That plays a significant role in building social capital and integrating into the team. Although hybrid work might never reach that level of closeness, you can leverage technology to recreate it.
Identify the best platform or social media network for your team or consider investing in virtual reality. According to HR Predictions for 2022 by Josh Bersin, hybrid work will step into the metaverse territory in the months ahead, creating opportunities to establish an authentic workplace atmosphere online.
5️⃣ Continuously Show Your Employees You Care About Them
Reinforce your employee recognition and rewards initiatives. Acknowledge the effort and good results of every worker and commit to inclusion.
Be there for them and if you notice someone struggling, reach out and find out how you can help. Promote wellness and well-being in the workplace and track employee engagement and happiness to ensure no one feels neglected.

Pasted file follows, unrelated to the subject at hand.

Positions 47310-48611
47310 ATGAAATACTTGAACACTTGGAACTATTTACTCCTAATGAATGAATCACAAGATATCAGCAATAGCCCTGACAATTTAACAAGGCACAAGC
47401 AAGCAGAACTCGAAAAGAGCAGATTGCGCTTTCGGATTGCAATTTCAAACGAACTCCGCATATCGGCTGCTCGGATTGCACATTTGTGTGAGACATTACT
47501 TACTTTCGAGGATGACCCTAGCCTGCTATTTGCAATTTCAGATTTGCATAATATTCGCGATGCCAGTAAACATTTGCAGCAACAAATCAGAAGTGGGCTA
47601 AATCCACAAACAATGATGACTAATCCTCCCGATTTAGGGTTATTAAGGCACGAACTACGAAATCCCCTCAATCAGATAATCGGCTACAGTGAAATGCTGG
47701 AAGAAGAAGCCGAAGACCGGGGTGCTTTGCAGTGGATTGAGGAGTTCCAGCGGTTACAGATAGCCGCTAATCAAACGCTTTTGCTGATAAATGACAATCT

But your care should also encompass their physical health. For example, 50 percent of remote and hybrid workers report an increase in lower back pain, and 78 percent are concerned about future well-being consequences a sedentary lifestyle could cause.
Reinforce a sense of belonging among employees by showing genuine interest in their wellness and offering practical solutions to ease their problems.
Despite having multiple benefits, hybrid work can also lead to loneliness and feeling disconnected from the team and company culture. Employers and HR leaders should approach this model carefully and establish an infrastructure to support it.
Moreover, they should provide platforms and opportunities for remote and office workers to gather and meet each other. It’s crucial to minimize inconsistencies in communication and ensure everyone feels like an equally valuable team member.